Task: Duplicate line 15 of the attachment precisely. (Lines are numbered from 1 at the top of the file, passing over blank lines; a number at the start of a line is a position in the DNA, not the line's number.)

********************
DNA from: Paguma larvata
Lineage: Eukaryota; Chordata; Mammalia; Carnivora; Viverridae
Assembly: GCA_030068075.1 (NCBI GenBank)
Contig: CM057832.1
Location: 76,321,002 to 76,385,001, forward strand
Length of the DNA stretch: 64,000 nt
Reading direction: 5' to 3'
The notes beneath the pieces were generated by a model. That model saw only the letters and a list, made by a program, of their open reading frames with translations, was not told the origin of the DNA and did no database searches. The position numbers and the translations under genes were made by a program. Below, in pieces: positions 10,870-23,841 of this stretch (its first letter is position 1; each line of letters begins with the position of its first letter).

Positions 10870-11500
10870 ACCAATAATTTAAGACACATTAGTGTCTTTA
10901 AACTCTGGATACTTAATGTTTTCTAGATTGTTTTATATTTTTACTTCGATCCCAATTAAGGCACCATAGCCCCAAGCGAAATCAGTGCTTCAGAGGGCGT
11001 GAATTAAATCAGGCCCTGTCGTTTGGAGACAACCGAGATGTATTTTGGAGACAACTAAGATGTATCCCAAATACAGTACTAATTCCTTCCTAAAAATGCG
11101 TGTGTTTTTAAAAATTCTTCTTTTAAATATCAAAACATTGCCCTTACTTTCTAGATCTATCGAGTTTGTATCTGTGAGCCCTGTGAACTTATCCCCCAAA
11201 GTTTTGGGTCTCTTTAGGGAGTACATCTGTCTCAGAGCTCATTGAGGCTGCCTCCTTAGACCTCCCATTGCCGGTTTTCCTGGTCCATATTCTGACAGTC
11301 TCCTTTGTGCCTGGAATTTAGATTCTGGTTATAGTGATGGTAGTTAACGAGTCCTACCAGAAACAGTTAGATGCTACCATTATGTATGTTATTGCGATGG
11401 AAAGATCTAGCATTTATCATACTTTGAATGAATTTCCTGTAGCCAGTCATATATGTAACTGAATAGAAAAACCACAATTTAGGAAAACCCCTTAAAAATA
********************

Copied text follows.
11301 TCCTTTGTGCCTGGAATTTAGATTCTGGTTATAGTGATGGTAGTTAACGAGTCCTACCAGAAACAGTTAGATGCTACCATTATGTATGTTATTGCGATGG